In the early morning we take the Gangtey Nature walk. This pleasurable walk will give you a great feel of Phobjikha valley and takes you 2 hours. From the small hilltop overlooking Gangtey Goemba, you head downhill through flower meadows to Semchubara village, then through forests of blue trees and into the open valley. The trail ends at the local community school after passing a chorten and Khewa Lhakhang. If you come here in winter, from later October to the end of February you can see the black necked Cranes. We also visit Black-Necked Crane Information Centre which has informative displays about the black-necked cranes and the valley environment.

The trip will be continued at Yathra factory, a very popular weaving center in Chumey valley (Bumthang)

Overnight at the hotel in Bumthang.

Day 05: Discover Bumthang

After breakfast we will drive to the Jambay Lhakhang, one of the 108 temples built by the Tibetan King Songtsen Goenpo in the 7 century throughout Tibet and the Himalayas overcome a giant demonen. Like Kyichu Lhakhang in Paro, the temple is one of the two of the 108 built in Bhutan. Legend says that Guru Rinpoche visited the site several times and deemed it exceptionally sacred. From here we take a walk to the Kurjey Lhakhang where Guru Rinpoche meditated here, subdued demonen and left his body imprint on a rock.

After lunch at farmhouse, we drive to Bathpalathang to visit the Red Panda Brewery. It was the first established beer brewery in Bhutan and its owner is a Swiss man. You can observe the process of producing beer and taste freshly brewed beer and cheese as well.

Then we visit Lhodrak Kharchu Monastery, the famous and sacred place blessed by Guru Rinpoche and the seat where Nub-ben Namkhai Nyingpo became an accomplished Yangdag master. Lhodrak Kharchu Monastery is the seat of the successive Namkhai Nyingpo reincarnates, afterwards we walk downhill towards town which will take approximately 20mins.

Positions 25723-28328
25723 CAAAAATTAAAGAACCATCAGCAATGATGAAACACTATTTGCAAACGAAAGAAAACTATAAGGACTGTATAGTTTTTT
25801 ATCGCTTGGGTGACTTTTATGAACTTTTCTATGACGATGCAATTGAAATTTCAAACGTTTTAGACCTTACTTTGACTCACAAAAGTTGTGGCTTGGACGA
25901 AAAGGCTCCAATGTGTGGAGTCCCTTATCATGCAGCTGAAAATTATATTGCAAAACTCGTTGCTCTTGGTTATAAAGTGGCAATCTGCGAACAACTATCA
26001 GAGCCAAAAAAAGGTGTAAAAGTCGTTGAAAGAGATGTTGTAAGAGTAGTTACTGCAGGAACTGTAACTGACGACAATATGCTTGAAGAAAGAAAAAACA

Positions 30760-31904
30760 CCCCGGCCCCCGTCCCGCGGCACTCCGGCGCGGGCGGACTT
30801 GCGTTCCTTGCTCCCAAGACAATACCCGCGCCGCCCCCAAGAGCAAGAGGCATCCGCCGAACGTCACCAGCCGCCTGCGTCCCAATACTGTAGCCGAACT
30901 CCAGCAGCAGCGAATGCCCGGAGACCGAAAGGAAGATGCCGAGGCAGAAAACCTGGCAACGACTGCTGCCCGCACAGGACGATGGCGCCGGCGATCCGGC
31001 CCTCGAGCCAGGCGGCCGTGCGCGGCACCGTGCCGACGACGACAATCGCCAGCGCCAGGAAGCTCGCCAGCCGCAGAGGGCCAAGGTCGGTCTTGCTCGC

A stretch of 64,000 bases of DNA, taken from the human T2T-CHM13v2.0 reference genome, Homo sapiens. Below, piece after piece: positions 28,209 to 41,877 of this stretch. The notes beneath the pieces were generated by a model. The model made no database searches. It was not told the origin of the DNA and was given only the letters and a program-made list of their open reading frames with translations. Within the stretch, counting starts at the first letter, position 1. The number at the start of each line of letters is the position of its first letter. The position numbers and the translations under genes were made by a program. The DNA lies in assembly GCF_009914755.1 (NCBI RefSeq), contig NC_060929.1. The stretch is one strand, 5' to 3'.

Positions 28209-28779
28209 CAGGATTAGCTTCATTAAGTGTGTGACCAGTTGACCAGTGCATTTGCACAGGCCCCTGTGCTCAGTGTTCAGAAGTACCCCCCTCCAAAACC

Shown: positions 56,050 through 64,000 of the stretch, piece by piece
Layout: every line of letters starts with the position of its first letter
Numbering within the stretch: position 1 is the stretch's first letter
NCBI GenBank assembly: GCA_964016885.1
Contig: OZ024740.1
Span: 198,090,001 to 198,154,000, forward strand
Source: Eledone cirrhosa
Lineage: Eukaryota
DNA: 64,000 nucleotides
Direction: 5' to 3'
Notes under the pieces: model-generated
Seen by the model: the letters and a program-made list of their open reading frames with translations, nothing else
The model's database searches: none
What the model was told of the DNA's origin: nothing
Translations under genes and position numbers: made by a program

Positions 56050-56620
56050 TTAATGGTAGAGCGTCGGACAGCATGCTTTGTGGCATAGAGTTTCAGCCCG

Overnight at the hotel in Bumthang

Day 06: Bumthang to Mongar
  • Altitude in Mongar: 1600m
  • Distance: 198km
  • Estimated time: 7hrs

In the morning we head to the Mebar Tsho – The Flaming Lake which located along the way to the Tang village over the feeder road under Bumthang valley. It takes approximately thirty minute drive to the Mebar Tsho from Chamkhar town. Mebar Tsho is considered one of the most sacred sites in the region as it is related to the renowned religious treasure reveler (Terton) Terton Pema Lingpa. Pema Lingpa is considered an incarnated disciple of Padmasambhava who discovered treasure within the lake in late 15th century. Nowadays is a sacred pilgrimage site for the Bhutanese with bright multicolored prayer flags surrounding it and a small altar dedicated to Terton Pema Lingpa has also been set up. On auspicious day people offer butter lamps at the lake.

Then we drive to Mongar, this journey continues eastwards, winding through more rugged terrain to one of the highest points on the road network, Thrumsingla pass. From here, the road gradually descends to the valley of Sengor, with wonderful views of cascading waterfalls and the hills of eastern Bhutan along the way.

Overnight at the hotel in Mongar.

Day 07: Mongar to Khoma Village.
  • Distance: 75km
  • Estimated time: 3hrs

In the morning you will visit the Mongar Dzong, built in the 1930s and one of Bhutan’s newest Dzongs, it was constructed in the same way as all earlier dzongs, without plans or nails.

Then we drive through a spectacular landscape with cliffs and coniferous forests as you travel towards Khoma village. The village is famous for its weavers who make fine quality weaves called Kishuthara. You will be able to watch them at work weaving. This is very intricate and beautiful textiles.

Overnight at the hotel at Khoma village.

Day 08: Explore Khoma Village